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Anesth Analg. 2008 Jul;107(1):264-9. doi: 10.1213/ane.0b013e3181732d64.

The effect of different crystalloid solutions on acid-base balance and early kidney function after kidney transplantation.

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Department of Anesthesiology, Faculty of Medicine, Akdeniz University, Antalya, Turkey.



This study aimed to quantify changes in acid-base balance, potassium and lactate levels as a function of administration of different crystalloid solutions during kidney transplantation, and to determine the ideal fluid for such patients.


In this double-blind study, patients were randomized to three groups (n = 30 each) to receive either normal saline, lactated Ringer's, or Plasmalyte, all at 20-30 mL x kg(-1) x h(-1). Arterial blood analyses were performed before induction of anesthesia, and at 30-min intervals during surgery, and total IV fluids recorded. Urine volume, serum creatinine and BUN, and creatinine clearance were recorded on postoperative days 1, 2, 3, and 7.


There was a statistically significant decrease in pH (7.44 +/- 0.50 vs 7.36 +/- 0.05), base excess (0.4 +/- 3.1 vs -4.3 +/- 2.1), and a significant increase in serum chloride (104 +/- 2 vs 125 +/- 3 mM/L) in patients receiving saline during surgery. Lactate levels increased significantly in patients who received Ringer's lactate (0.48 +/- 0.29 vs 1.95 +/- 0.48). No significant changes in acid-base measures or lactate levels occurred in patients who received Plasmalyte. Potassium levels were not significantly changed in any group.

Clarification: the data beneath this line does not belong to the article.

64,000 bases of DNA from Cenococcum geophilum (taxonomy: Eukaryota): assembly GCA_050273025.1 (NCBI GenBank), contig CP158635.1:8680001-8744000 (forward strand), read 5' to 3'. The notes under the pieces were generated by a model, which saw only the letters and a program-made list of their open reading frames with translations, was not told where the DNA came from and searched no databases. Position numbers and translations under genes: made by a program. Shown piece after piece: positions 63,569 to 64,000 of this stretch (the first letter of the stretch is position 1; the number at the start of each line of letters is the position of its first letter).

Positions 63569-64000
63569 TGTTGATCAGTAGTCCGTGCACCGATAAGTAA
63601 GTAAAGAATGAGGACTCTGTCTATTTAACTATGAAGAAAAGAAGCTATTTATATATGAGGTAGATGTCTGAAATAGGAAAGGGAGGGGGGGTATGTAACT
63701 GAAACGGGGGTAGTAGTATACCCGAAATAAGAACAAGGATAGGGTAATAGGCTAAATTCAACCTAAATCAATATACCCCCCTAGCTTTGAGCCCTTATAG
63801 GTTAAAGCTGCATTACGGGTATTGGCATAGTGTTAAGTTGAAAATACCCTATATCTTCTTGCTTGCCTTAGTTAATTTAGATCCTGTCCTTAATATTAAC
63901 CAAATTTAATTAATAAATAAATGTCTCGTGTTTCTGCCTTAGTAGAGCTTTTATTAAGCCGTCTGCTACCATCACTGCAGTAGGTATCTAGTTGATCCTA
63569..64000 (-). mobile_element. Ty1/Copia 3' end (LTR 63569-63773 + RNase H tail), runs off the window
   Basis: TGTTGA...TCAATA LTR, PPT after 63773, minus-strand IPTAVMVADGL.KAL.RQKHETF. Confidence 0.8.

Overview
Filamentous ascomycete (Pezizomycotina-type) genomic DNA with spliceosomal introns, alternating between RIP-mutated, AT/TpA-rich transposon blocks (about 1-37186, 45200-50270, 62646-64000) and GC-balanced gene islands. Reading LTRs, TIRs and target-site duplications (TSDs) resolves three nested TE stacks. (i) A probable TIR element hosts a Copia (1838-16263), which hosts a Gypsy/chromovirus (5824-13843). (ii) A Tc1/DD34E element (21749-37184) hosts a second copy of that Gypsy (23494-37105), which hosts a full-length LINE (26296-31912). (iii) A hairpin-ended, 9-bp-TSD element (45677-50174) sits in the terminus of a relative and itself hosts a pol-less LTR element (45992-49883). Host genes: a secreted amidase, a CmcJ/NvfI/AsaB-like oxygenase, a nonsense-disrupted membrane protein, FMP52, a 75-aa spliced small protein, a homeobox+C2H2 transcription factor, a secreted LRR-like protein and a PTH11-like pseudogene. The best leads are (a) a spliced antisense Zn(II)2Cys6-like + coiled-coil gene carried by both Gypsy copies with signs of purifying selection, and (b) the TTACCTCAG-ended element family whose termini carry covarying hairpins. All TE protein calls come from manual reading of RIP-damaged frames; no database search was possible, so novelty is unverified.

All three crystalloid solutions can be safely used during uncomplicated, short-duration renal transplants; however, the best metabolic profile is maintained in patients who receive Plasmalyte.

[Indexed for MEDLINE]

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